According to Chicago 2016’s Candidature File released Friday, the bid committee projects more operating expenses and higher revenues than at least two of its three rivals.
Chicago’s revenue projection is $3.78 billion, compared to $2.666 billion for Madrid and $2.864 billion for Tokyo.
Chicago organizers say they have a “safety net” of at least $1 billion if the 2016 Games go over the $4.8 billion price tag. The safety net includes IOC cancellation insurance, another $500 million in insurance and a $500 million guarantee from the city, reports the Associated Press.
The cost doesn’t include $976 million for an Olympic Village south of McCormick place which officials say will be covered by developers.
The bid book is a three-volume, nearly 600-page document that responds to 227 major questions posted to all Candidate Cities by the IOC.
Under the bid plan the Lakeside Olympic Village will put 90 per cent of the athletes within 15 minutes or less of their competition venues and training sites. By integrating the venues into Chicago’s historic parklands and along the lakefront, Chicago 2016 has put the posrt competitions in the mids of the accommodations, celebraton sites, museums, dining, theatre and shopping, revitalizing the near South Side, said a Chicago 2016 press release.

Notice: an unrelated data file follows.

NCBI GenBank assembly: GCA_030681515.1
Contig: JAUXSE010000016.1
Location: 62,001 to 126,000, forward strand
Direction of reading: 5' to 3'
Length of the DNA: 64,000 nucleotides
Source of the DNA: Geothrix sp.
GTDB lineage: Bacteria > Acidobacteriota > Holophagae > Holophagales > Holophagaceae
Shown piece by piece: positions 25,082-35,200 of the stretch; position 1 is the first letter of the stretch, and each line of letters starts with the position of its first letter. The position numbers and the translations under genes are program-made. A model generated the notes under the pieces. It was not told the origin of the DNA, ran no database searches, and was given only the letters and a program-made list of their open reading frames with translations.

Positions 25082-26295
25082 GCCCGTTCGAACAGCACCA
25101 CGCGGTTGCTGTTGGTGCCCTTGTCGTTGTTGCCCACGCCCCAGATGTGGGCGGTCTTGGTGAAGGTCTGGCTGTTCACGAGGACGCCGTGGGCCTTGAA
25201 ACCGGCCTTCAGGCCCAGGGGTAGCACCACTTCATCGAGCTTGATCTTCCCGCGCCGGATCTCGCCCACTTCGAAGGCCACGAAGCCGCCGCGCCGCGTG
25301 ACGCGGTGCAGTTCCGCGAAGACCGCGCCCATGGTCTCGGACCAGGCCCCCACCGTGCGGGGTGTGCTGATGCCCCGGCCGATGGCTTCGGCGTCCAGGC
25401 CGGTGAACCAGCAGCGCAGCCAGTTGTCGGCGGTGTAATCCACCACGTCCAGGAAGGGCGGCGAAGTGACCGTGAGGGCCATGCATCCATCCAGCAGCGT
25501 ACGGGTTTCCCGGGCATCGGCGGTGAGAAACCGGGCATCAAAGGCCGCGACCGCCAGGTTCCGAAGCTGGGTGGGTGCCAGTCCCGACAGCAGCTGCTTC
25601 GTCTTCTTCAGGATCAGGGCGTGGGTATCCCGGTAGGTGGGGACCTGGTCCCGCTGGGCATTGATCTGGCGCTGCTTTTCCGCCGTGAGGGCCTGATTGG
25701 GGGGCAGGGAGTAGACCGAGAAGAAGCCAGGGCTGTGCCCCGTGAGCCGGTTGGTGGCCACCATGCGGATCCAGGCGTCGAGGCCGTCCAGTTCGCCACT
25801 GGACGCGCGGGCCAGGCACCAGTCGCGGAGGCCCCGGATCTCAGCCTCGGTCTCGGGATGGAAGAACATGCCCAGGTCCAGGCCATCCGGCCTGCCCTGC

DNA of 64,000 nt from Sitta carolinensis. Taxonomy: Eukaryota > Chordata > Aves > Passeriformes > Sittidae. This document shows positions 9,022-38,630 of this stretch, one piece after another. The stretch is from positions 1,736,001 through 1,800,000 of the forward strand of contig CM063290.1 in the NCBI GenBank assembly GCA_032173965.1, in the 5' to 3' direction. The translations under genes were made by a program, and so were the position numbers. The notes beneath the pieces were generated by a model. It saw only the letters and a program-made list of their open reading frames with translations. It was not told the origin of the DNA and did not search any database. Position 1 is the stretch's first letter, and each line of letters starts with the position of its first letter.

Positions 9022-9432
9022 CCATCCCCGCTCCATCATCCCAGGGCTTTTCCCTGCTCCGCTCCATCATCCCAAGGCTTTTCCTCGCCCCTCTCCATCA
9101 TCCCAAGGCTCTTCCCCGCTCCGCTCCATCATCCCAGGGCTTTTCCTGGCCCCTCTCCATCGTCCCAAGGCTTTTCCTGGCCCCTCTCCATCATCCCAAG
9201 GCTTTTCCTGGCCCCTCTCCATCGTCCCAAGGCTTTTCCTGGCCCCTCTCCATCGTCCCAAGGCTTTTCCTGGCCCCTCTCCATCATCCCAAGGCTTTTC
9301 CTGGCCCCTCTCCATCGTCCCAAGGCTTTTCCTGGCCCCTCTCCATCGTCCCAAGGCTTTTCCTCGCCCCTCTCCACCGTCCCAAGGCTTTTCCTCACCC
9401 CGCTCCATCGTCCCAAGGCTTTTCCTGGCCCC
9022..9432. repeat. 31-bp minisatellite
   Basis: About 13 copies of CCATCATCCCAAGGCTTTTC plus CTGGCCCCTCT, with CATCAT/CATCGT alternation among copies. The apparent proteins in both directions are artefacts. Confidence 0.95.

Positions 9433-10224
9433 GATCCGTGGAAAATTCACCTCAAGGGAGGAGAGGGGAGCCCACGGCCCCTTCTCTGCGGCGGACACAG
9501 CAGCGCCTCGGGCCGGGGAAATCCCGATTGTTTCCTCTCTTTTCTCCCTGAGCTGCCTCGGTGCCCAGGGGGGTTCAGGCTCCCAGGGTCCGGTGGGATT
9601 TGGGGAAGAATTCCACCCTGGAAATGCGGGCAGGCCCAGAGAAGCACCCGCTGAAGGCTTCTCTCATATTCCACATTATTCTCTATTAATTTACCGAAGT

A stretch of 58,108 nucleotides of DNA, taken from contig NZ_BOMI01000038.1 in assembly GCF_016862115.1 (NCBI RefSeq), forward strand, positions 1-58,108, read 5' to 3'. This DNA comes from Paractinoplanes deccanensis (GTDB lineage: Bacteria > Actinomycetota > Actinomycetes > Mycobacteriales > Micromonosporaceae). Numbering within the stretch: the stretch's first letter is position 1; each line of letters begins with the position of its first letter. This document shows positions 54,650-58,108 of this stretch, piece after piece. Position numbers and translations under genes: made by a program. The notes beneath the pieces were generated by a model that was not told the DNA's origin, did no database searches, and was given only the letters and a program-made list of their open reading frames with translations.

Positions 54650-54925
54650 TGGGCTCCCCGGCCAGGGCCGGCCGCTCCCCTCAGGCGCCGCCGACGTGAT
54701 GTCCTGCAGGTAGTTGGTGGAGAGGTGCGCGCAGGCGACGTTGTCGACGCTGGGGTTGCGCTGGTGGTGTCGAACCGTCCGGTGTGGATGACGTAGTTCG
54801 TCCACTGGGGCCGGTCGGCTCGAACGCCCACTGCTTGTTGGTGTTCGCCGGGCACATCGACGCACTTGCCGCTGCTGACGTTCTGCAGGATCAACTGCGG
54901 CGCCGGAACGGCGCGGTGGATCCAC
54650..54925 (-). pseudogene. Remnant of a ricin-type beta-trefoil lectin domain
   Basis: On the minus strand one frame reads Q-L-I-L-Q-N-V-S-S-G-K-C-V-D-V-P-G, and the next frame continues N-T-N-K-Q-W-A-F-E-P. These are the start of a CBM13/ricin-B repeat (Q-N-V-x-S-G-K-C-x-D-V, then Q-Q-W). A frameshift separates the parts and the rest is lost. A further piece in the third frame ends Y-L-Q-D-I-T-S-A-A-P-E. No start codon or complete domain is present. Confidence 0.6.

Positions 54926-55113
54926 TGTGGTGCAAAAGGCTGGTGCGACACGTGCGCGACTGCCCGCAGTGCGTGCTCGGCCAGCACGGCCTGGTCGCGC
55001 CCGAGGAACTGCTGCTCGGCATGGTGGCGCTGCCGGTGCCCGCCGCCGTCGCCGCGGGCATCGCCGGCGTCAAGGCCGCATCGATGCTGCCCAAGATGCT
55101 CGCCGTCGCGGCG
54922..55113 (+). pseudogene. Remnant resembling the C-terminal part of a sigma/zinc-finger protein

There were reportedly no new detailed guarantees about private financing of the Olympic Village or the venue construction but organizers are counting on $240 million in private donations.
Ticket prices for the Opening Ceremonies will average $1,216 and about $1,000 for the Closing Ceremony.
The average ticket price for prime events such as swimming and basketball would be $141.
Naming rights and other sponsorship deals are forecast to generate $246 million, reports the Sun Times.
The entire bid book can be viewed online at Chicago2016.org.